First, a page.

Many Internet users — particularly women — have been subject to unpleasant experiences online. Harassment, stalking, trolling and more are often commonplace. To combat this, feminist educational organisation Feminist Frequency have created a guide to protecting yourself online.
Many of the tips are general online good sense — turning on two-step verification on apps, emails and websites, creating complex passwords and removing important identifying information to avoid doxxing. But the guide also contains more in-depth advice related to online harassment.
Anita Sarkeesian, founder of Feminist Frequency, is no stranger to harassment. After her YouTube series Tropes Vs. Women In Video Games was widely lambasted by GamerGaters who felt she was unfairly criticising the video game industry. Sarkeesian was doxxed, sent death threats and had her social media accounts hacked.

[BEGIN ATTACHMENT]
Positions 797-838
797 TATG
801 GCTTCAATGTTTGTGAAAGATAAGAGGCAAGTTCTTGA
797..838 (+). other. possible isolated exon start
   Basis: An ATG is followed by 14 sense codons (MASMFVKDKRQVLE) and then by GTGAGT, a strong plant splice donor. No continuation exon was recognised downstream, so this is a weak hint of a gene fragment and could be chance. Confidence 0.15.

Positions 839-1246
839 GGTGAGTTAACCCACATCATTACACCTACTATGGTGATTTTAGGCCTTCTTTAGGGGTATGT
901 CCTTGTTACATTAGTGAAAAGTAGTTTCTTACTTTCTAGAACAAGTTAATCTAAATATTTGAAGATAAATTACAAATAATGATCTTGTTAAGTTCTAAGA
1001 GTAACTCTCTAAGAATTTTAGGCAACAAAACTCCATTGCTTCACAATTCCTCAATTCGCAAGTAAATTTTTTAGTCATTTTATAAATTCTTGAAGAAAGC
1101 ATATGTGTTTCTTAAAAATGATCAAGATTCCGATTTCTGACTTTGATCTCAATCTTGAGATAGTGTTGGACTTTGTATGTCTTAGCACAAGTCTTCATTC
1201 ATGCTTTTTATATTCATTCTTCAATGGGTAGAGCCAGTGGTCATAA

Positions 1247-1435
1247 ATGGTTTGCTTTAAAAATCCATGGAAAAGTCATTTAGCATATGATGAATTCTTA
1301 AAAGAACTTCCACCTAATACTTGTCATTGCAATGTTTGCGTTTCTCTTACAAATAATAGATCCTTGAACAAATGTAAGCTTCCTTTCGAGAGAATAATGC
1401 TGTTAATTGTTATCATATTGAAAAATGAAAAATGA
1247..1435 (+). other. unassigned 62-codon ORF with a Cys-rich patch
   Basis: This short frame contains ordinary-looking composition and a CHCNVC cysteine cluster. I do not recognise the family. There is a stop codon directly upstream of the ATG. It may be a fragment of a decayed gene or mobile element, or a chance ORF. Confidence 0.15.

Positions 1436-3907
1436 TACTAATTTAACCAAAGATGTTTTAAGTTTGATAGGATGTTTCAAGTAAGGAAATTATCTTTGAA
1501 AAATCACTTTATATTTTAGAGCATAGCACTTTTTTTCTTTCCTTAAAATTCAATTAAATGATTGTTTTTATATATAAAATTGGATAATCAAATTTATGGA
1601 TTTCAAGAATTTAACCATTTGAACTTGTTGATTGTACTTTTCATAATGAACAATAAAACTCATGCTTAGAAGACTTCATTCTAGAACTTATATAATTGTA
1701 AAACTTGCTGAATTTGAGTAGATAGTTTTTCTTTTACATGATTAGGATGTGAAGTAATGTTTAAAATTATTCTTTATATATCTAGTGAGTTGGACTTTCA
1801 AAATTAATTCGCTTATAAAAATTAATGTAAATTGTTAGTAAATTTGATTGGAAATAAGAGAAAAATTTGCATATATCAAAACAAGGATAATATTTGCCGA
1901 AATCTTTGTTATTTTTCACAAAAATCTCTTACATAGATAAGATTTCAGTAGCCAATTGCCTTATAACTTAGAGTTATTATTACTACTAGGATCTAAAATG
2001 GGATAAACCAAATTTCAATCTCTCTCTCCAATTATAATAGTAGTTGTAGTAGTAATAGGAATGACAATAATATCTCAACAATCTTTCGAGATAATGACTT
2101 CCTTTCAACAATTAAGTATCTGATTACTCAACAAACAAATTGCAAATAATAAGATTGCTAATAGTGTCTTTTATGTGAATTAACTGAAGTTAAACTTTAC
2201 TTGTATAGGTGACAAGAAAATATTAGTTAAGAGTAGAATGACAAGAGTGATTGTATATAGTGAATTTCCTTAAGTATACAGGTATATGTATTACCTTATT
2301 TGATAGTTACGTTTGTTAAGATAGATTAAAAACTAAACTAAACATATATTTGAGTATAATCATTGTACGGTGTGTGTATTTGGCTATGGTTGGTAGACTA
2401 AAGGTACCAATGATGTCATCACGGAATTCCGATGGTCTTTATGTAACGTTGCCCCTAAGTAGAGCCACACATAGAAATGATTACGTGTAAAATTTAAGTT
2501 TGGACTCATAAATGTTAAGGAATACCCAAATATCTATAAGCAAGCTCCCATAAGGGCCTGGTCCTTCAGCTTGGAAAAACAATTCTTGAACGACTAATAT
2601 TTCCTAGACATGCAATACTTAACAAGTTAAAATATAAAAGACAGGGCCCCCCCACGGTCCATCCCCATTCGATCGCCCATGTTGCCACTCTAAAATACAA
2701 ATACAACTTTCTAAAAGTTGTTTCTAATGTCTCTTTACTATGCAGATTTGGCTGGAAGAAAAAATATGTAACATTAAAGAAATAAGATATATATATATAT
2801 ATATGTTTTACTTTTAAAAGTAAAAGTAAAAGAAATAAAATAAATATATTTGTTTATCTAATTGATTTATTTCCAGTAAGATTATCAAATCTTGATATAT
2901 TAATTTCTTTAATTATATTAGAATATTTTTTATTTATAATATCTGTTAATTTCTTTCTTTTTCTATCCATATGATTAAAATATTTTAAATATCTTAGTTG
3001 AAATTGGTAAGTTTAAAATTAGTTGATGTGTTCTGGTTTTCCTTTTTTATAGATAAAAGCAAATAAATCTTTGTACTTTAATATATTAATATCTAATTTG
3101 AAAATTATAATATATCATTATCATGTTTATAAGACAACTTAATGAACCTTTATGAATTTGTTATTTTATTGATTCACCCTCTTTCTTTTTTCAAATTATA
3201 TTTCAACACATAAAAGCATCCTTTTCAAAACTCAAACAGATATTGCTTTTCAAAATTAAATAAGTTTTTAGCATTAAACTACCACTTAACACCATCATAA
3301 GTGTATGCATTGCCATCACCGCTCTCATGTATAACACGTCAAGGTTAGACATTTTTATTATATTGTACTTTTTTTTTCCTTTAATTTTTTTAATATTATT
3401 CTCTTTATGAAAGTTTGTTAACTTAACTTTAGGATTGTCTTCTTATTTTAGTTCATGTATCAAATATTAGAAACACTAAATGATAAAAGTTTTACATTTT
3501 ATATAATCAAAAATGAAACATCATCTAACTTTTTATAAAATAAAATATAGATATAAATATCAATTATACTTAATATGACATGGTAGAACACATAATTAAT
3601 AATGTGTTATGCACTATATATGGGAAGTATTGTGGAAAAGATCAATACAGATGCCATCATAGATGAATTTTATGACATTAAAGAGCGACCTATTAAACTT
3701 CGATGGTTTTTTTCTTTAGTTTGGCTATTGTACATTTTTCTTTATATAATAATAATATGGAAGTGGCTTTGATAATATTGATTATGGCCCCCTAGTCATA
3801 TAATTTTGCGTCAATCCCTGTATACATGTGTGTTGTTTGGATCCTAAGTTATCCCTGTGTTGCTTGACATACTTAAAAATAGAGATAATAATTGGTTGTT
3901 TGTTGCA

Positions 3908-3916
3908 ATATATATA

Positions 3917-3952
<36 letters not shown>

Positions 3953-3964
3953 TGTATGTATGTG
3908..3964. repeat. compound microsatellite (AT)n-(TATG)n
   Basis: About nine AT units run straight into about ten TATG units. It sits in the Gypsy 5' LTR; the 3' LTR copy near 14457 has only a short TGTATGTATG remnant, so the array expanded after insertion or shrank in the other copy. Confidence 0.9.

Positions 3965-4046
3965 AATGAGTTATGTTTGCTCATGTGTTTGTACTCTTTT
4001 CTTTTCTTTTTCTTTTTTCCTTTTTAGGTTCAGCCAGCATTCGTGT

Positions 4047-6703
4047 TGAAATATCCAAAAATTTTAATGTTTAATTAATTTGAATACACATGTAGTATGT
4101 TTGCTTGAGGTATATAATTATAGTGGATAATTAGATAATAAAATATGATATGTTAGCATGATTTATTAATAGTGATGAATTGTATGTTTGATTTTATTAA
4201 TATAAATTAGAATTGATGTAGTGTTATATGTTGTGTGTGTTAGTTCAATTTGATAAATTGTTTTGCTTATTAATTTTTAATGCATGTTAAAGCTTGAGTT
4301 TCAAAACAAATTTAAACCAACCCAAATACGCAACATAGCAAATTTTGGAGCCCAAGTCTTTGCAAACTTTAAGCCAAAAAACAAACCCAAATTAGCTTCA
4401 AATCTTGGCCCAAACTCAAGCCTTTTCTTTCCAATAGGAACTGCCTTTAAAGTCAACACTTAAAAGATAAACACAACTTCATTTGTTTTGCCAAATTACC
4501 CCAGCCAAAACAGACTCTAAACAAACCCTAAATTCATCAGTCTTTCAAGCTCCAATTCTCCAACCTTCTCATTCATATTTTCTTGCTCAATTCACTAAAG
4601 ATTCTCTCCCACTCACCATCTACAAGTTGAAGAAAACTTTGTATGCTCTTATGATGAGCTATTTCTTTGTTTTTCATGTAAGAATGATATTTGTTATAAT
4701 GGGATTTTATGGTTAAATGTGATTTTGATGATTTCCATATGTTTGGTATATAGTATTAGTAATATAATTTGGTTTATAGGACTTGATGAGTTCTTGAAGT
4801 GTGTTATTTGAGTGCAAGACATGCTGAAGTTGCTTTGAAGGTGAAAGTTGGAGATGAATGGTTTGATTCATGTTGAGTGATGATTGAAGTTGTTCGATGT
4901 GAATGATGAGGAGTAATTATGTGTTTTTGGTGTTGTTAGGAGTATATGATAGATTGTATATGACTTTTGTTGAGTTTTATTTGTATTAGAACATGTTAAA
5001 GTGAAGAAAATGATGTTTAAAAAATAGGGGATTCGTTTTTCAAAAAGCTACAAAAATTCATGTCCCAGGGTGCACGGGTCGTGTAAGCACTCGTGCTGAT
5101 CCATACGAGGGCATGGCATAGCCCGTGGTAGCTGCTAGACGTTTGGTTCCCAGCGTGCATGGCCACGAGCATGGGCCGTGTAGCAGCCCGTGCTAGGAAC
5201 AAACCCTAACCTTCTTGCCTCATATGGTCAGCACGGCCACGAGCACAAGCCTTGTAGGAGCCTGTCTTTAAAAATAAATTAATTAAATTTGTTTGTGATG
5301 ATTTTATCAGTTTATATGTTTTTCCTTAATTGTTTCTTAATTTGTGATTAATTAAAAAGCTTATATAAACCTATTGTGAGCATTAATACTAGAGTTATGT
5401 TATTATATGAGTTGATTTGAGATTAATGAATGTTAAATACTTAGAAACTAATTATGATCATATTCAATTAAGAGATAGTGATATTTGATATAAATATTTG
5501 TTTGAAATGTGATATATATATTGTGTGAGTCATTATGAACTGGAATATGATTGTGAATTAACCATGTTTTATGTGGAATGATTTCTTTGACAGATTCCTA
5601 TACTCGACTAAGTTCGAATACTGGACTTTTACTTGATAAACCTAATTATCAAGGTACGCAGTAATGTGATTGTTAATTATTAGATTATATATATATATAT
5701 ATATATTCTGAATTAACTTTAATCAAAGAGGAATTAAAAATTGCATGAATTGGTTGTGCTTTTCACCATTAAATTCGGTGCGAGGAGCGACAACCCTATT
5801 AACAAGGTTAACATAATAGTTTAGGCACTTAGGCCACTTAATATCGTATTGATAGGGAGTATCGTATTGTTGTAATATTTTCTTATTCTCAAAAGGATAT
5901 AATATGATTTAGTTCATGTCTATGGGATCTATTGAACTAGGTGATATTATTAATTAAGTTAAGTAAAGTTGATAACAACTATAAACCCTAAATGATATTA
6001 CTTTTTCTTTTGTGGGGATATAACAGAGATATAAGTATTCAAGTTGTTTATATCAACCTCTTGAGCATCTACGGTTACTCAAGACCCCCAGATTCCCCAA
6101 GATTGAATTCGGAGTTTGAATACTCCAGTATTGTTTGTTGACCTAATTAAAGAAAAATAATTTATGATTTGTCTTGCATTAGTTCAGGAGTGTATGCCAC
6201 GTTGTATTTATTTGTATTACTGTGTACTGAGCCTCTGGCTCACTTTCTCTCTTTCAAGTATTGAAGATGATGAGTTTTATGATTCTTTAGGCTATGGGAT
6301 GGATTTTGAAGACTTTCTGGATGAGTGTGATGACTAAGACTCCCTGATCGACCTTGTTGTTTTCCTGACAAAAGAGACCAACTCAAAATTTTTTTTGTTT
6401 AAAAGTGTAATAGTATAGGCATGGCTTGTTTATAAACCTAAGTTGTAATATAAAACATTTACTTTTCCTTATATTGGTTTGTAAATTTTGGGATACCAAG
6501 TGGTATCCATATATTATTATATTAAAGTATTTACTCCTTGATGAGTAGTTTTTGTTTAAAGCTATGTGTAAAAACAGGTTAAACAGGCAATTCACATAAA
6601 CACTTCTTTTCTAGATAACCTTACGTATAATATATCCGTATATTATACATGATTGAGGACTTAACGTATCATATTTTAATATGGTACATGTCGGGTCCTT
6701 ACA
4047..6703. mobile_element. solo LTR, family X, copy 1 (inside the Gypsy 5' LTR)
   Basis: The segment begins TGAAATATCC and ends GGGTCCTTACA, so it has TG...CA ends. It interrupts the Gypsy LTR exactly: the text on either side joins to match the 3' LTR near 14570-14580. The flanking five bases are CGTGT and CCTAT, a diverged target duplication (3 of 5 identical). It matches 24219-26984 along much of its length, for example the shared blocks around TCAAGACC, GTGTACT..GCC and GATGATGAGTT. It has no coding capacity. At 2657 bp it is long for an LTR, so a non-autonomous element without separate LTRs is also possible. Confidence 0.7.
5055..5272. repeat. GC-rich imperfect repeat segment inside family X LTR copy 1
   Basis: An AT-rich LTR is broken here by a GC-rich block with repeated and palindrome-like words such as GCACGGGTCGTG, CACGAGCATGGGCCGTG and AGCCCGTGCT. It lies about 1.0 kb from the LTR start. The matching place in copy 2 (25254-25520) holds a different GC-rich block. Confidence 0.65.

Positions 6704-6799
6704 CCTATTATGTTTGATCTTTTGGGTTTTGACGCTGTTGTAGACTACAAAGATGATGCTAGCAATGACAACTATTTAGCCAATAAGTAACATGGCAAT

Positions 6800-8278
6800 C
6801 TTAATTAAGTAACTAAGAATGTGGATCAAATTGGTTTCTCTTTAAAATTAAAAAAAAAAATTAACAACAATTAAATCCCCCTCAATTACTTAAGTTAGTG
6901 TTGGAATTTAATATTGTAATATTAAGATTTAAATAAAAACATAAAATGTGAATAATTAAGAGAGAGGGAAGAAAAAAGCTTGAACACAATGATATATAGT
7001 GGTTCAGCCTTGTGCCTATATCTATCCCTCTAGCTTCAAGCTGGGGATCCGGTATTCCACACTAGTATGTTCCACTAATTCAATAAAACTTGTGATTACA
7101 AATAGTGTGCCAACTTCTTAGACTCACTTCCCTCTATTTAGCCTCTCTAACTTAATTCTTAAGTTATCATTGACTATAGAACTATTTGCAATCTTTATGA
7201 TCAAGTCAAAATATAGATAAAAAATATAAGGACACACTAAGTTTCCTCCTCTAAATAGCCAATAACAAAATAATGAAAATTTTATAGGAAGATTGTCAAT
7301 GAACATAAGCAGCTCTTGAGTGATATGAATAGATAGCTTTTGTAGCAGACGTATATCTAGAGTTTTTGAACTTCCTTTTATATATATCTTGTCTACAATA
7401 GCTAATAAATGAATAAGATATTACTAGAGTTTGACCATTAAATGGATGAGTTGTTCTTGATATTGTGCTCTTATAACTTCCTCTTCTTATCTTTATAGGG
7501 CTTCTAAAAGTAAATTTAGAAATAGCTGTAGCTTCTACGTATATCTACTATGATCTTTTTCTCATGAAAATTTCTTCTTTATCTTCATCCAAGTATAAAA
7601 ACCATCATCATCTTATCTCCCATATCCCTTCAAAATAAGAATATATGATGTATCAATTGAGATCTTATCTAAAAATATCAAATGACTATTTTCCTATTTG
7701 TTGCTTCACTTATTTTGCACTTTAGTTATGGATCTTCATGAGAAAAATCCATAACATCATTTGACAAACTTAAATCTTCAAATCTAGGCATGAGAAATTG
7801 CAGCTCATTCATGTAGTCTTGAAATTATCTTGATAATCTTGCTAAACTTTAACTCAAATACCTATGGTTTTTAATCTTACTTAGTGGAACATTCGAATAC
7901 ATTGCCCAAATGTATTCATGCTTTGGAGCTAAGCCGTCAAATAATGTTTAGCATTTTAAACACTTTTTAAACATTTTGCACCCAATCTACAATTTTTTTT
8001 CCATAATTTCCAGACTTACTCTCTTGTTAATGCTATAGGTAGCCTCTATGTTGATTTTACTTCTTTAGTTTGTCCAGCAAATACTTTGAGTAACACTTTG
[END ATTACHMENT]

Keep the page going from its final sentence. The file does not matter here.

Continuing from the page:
The guide has a section dedicated to video game safety, suggesting gamers use fake answers to security questions and mix up their gamertags across different platforms and avoid downloading games from untrusted sources, lest it contain malware or spyware.
Other advice in the guide is to register the same username across multiple platforms (to avoid imposters), to document negative interactions so that patterns of abusive behaviour can be tracked and proven, as well as to communicate problems to real life support networks in case online harassment becomes too much.
And, while the old internet adage ‘don’t feed the trolls’ is often controversial, the guide suggests that for emotional wellbeing and physical safety it’s “often best not to engage”.